Trickle irrigation is the frequent, low pressure application of water placed near, or directly into, the plants' root zone. Water is generally applied at a low flow rate but in an amount sufficient to replenish the crop water requirement on a daily basis. Available from the Irrigation Industry Association of B.C. is a manual which assists the producer in designing a trickle irrigation system to match soil conditions, crop characteristics, field shape and topographies; selecting the right types of components based on a knowledge of emitter performance; and installing the system accurately as per a plan.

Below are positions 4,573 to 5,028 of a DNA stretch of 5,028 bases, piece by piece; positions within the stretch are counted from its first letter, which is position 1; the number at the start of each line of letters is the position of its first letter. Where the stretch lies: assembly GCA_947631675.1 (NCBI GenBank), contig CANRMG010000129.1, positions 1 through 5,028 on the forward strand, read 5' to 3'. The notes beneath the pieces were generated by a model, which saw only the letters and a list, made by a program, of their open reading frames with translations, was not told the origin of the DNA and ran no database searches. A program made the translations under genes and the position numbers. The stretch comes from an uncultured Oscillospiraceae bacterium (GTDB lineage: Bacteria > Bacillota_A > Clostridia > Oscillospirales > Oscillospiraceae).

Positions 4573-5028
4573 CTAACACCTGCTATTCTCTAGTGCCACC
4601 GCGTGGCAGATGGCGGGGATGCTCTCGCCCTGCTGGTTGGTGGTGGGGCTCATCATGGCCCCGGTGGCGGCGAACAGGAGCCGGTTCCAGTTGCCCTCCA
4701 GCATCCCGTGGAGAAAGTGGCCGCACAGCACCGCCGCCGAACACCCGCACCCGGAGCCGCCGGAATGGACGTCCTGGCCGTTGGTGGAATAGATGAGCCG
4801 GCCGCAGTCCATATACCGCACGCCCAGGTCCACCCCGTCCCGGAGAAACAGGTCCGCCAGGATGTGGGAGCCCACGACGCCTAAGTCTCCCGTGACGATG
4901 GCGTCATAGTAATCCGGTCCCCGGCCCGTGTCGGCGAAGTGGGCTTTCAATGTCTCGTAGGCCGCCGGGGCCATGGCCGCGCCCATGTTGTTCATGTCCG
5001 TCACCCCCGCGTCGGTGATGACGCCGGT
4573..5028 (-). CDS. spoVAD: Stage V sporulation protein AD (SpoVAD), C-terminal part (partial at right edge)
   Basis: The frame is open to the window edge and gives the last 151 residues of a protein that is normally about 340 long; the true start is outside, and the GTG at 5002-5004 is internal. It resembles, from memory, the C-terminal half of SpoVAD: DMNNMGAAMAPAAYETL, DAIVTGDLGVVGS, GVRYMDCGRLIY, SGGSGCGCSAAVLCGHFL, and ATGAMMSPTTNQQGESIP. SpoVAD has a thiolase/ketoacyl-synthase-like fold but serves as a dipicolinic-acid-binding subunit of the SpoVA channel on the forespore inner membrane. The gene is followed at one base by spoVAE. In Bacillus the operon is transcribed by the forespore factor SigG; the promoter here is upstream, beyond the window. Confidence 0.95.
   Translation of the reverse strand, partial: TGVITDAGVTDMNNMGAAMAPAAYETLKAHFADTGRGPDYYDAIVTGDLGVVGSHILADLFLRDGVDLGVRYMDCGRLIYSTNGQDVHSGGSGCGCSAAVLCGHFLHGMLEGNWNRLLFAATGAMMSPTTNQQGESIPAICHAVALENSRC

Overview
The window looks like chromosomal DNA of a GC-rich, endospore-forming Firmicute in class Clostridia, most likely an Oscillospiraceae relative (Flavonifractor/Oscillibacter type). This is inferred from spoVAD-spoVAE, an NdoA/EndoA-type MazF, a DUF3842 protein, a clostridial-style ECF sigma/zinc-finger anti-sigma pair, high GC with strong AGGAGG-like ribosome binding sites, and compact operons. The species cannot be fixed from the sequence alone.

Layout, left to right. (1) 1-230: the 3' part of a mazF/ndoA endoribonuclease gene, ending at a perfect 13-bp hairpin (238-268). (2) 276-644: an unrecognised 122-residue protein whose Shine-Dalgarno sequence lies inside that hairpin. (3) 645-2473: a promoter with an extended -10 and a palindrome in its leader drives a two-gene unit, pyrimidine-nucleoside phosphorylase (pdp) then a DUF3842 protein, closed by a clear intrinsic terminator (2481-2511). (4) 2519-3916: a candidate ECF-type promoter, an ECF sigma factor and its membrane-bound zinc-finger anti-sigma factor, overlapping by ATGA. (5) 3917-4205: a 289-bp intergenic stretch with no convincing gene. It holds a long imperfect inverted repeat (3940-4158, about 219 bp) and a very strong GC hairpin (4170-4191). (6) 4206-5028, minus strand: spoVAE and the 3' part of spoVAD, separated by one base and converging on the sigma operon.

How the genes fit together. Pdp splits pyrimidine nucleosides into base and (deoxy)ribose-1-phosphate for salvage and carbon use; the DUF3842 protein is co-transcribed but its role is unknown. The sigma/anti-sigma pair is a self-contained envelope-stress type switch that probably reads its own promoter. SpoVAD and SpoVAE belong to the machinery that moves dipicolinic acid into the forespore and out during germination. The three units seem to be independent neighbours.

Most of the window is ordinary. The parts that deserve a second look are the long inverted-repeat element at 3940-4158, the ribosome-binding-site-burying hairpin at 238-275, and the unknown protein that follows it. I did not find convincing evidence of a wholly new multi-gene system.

The Okanagan Valley is situated in the south central region of British Columbia, a region that is well known for orchards, vineyards and a climate that is often considered a semi desert in the southern portion of the valley. The South East Kelowna Irrigation District (SEKID) is located in the center of the valley and was faced with water management problems in the early 1990’s. The district decided to implement a demand management strategy in 1995 to help improve their capability to manage their water resource during times of drought. The strategy included the installation of meters for all agricultural and new domestic users, the implementation of an irrigation scheduling demonstration program and the development of a data management and water use reporting program.